my god, look at these great democratic overperformances. this was a huge republican overperformance. >> it is just a matter of republicans doing better than they had in the same place. not always about winning or losing. and that's something the republicans, you see some strength there overall? >> i do. again, it is not just about one poll, it is not just about one election. it is about looking at the elections in total. these are all the gop state and federal legislative special elections through this point in the year. the average margin. comparing this cycle with the last cycle. in 2022, the gop on average is outperforming trump by nine points. what a switcheroo from 2018 where the gop was underperforming, underperforming trump by 14 points. that led to a huge democratic tidal wave that november. >> finally, one thing driving this, the economy, economic concerns, i should say. >> economic concerns. so, you know, look, we spoke about this earlier in the week, if you look at jobs, the economy is doing pretty good. look at inflation, not so good.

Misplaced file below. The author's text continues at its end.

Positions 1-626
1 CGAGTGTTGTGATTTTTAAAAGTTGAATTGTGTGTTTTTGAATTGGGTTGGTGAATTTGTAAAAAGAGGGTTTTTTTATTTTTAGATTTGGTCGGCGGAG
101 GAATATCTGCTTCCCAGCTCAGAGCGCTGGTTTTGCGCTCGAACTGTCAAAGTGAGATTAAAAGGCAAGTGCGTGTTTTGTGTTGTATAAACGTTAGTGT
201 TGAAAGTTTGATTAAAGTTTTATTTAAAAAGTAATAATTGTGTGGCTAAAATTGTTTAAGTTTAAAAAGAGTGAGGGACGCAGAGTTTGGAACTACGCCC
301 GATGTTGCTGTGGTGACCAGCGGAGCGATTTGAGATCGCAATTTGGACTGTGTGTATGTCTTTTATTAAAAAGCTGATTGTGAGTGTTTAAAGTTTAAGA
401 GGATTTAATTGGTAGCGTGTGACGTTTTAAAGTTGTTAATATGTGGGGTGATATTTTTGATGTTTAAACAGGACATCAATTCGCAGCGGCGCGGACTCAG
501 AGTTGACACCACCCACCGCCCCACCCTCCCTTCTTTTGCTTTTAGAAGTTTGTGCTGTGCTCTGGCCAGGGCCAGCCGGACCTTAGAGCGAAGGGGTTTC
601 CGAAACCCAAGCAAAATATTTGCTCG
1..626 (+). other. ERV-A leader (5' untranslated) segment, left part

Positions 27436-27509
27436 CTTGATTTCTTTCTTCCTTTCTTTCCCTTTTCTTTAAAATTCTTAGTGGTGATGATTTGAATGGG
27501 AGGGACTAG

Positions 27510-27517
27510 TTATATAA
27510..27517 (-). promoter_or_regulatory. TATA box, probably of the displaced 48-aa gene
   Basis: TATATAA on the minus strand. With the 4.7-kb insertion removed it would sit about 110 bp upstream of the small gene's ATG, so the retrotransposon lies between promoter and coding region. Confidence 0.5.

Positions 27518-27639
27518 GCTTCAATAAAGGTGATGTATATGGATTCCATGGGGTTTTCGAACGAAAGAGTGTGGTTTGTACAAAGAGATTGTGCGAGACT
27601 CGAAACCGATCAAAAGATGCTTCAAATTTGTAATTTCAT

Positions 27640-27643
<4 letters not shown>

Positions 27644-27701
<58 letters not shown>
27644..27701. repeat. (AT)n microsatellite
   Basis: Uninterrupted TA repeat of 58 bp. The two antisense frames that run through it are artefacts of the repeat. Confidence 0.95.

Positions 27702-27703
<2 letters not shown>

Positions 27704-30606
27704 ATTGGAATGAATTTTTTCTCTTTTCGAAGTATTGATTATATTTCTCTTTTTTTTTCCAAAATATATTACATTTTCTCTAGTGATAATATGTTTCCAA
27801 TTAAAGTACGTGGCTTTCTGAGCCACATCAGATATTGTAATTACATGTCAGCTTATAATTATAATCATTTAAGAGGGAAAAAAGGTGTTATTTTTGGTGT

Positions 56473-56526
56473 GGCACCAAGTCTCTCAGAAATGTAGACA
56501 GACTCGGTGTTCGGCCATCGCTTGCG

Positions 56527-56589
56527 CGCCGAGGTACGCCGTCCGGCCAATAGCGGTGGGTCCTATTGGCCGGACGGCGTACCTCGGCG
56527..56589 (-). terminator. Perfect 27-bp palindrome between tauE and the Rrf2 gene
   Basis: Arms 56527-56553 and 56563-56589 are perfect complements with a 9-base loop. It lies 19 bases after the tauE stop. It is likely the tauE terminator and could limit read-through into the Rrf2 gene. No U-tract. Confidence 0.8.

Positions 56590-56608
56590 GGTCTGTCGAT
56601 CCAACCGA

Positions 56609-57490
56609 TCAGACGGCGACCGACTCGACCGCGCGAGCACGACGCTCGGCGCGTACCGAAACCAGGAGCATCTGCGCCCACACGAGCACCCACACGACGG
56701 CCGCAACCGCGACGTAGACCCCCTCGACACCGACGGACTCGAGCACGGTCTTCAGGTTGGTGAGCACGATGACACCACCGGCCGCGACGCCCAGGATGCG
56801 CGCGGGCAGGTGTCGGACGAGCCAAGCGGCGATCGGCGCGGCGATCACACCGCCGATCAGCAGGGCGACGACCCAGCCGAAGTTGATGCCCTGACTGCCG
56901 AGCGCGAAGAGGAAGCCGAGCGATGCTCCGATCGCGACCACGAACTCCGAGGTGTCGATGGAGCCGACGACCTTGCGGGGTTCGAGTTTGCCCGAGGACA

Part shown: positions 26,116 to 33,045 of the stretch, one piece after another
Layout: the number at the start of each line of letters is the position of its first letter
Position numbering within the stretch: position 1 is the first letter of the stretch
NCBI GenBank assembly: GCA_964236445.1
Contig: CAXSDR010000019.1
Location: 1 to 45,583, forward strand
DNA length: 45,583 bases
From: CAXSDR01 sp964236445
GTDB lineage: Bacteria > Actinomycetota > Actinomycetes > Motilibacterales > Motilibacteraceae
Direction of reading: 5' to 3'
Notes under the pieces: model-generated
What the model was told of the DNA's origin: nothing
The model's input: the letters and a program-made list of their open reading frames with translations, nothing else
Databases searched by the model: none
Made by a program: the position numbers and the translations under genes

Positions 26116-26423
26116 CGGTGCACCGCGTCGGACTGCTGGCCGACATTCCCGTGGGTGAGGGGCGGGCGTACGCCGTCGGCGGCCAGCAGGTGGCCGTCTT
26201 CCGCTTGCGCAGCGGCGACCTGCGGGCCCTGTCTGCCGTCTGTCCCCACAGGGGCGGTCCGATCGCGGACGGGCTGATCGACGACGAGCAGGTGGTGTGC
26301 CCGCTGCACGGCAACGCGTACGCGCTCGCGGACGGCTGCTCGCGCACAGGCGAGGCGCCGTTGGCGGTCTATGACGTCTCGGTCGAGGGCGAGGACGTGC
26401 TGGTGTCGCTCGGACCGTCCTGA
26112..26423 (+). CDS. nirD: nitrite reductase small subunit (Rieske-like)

how do voters see it, how do americans see it? this is the university of michigan consumer confidence index, 66 in april of 2022, going back since 1978, tied for the lowest, it was 66 in april of 1982, that was a good year for democrats in the house of representatives with the republican president. and i'll just note, if you don't believe that the economy is hurting the democrats and joe biden, look at the net approval rating, approval minus disapproval, joe biden at this point, minus 23 points. that is the worst on record since they started asking about economic job approval ratings back in 1978, with jimmy carter who, of course, ended up the economy and put it to bits. >> harry enten, thank you. "new day" continues right now.